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Being neighborly leads to better neighborhood security

If you have jumped on the semigration bandwagon you are likely in foreign territory when it comes to the ins and outs of security in your new neighborhood.

The pace of life may be quieter and the view better, but crime remains a reality in South Africa regardless of how picturesque your new address is, warns Charnel Hattingh, Head of Marketing and Communications at Fidelity ADT.

She says that regardless of whether you are buying into a gated community, townhouse complex, cluster or normal residential area, it is wise to research the suburb to find out what the crime statistics and trends are before taking the leap.

Local security companies are one avenue for good advice. Another is to talk to neighbors.

Hattingh urges established residents to share security information with families that have just moved into the area.

“Moving into a home can be chaotic and overwhelming. All the activity and distraction could create a gap for criminals to pounce, so go across the street and introduce yourself and offer to keep an eye out from your home while your new neighbors settle in.”

“In a couple of days you can have a more formal sit-down and chat about the neighborhood and the security concerns or protocols.”

One of the things Hattingh advises new neighbors are made aware of is the predominant security provider for the area.

“New residents will more than likely be looking for a security company. It would make sense for them to sign up to the same security provider as the more clients in a street or suburb, the more resources can ultimately be dedicated to patrolling and armed reaction,” she explains.

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5 other points to discuss with new neighbors:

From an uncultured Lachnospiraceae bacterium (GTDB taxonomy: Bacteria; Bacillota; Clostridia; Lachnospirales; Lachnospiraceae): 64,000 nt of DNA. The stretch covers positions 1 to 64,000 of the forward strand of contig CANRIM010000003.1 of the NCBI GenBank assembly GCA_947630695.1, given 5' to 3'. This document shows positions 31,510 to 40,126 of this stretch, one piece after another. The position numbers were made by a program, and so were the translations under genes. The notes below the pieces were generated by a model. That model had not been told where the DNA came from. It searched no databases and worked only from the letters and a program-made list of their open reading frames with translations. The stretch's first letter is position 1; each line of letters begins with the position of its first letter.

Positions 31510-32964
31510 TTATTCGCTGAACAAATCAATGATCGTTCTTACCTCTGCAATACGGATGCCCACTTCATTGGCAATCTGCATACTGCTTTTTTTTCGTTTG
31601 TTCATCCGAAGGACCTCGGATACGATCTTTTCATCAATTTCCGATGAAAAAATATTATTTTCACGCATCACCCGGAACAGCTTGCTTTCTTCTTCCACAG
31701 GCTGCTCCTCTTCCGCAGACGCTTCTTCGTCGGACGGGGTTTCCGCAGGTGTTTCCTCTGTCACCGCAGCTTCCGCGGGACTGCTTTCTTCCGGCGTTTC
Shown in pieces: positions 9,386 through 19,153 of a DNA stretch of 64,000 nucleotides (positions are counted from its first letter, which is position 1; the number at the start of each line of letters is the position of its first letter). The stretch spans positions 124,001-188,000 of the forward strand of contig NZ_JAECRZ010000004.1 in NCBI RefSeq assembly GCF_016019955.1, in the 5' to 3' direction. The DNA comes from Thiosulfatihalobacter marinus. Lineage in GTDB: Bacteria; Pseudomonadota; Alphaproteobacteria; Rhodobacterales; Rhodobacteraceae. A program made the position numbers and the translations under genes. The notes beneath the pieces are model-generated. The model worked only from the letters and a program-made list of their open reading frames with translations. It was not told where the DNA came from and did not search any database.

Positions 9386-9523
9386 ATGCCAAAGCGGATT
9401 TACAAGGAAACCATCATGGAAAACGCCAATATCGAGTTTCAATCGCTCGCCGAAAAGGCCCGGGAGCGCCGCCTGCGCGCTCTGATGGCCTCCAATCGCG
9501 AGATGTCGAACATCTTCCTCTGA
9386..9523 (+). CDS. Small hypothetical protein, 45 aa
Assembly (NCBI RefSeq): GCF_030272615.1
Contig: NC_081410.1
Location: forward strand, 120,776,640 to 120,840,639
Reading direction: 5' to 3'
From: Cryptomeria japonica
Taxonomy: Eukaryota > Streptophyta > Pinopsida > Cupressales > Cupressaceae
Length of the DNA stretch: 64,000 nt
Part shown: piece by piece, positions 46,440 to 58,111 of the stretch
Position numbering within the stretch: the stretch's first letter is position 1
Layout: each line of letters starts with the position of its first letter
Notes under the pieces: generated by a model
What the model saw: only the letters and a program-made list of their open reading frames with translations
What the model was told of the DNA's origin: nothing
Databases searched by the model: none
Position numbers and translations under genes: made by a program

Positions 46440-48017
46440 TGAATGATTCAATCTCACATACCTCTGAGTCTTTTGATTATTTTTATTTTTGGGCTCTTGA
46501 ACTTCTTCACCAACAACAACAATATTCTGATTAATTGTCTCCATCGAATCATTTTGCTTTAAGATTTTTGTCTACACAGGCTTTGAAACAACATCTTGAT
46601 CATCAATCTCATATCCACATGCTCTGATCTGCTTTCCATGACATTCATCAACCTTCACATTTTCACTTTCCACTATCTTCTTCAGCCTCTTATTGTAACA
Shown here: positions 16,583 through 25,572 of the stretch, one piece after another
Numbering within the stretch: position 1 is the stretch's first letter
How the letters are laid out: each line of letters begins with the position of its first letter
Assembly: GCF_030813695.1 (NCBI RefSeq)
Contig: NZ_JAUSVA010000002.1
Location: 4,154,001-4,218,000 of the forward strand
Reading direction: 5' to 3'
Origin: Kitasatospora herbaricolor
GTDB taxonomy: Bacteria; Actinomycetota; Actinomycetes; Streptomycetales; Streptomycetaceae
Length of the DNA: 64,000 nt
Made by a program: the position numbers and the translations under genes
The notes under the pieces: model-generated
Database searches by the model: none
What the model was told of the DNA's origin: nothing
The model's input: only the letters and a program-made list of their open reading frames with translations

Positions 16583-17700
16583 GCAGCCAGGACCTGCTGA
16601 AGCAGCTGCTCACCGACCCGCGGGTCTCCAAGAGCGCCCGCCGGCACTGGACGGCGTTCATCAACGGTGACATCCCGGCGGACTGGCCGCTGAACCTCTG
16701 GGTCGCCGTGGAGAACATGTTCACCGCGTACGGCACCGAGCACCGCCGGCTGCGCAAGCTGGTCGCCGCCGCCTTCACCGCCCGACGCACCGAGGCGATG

• Crime trends and what is being done about them.
  • CPF and neighborhood watch – when do they meet, who to contact.
  • Community Whatsapp groups
  • Crime hotspots and what is being done about them.
  • Community initiatives, like grass clearing, removing of illegal dumping, information sessions for domestic workers.

“New residents often bring renewed enthusiasm and ideas, so take advantage of this to come up with more ways to keep your suburb safe. The best solutions are not always necessarily the most elaborate or expensive,” says Hattingh.

“For example, an information session for domestic workers could take place in a park under the trees every month with your security provider present to give advice and keep you all safe.

“Hiring help is a two-way street. Domestic workers have a responsibility towards homeowners and their property and homeowners have a responsibility towards the safety of their workers while they are on the property,” Hattingh says.

She adds that it is imperative that homeowners equip their staff with the knowledge and tools they need to protect themselves and those in their care.

A regular info session is also a great opportunity for domestic staff to share phone numbers and share experiences and advice.

Another tip is to get to know the daily routines of your neighbours as this is one of the quickest ways to spot whether something is out of place and initiate assistance from your security provider.

“Security is not the sole responsibility of the police and private security companies. Residents are a vital link in the chain and the more we all invest in our own streets and suburbs to keep them safe, the greater the impact on crime fighting efforts,” Hattingh concludes.

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